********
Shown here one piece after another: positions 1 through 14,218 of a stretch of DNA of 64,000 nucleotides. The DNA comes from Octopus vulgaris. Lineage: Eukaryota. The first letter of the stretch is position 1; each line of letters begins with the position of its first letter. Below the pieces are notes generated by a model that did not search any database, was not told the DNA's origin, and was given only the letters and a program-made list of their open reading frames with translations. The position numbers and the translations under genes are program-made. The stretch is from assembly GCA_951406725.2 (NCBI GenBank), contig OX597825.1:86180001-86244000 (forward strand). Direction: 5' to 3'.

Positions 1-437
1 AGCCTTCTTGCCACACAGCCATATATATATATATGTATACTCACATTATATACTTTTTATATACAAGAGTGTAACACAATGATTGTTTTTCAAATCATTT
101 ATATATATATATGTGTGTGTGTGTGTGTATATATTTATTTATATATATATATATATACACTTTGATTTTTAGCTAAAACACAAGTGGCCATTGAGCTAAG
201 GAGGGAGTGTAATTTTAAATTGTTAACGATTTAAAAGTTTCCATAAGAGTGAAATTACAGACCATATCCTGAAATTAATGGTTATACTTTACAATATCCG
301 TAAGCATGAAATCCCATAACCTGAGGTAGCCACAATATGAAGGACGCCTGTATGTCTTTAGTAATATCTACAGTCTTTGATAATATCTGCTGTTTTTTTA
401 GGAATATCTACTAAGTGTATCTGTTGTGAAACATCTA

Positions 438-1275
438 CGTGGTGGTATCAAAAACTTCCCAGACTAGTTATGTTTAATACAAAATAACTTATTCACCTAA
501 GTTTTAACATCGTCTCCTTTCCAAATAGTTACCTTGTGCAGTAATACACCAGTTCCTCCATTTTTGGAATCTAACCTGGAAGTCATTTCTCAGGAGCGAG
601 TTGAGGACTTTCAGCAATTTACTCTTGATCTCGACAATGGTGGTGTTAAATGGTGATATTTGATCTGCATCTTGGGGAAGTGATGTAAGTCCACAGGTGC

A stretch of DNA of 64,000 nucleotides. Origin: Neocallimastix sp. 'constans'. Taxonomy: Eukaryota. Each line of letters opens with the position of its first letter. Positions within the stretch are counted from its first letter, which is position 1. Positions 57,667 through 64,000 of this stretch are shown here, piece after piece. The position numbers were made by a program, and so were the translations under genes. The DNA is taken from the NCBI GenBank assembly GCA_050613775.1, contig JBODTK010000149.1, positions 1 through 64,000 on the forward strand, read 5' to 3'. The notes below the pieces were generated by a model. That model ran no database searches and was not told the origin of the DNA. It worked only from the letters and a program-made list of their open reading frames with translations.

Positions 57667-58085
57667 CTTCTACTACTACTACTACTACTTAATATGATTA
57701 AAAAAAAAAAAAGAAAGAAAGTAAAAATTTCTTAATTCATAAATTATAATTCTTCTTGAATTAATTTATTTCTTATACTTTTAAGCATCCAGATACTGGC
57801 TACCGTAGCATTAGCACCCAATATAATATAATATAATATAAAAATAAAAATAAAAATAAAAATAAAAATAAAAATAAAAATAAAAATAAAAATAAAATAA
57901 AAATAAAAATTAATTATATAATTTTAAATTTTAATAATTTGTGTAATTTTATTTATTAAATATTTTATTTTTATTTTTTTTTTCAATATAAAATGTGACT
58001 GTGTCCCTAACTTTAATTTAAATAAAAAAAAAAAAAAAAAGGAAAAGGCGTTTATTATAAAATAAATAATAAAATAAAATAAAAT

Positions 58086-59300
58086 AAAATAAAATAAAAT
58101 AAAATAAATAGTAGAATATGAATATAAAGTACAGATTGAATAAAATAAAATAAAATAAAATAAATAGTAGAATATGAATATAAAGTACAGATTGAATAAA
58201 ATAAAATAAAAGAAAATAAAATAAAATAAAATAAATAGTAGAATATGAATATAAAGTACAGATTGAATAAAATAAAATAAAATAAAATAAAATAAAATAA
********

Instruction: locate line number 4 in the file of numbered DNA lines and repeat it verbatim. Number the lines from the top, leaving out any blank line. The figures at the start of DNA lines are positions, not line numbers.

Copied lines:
101 ATATATATATATGTGTGTGTGTGTGTGTATATATTTATTTATATATATATATATATACACTTTGATTTTTAGCTAAAACACAAGTGGCCATTGAGCTAAG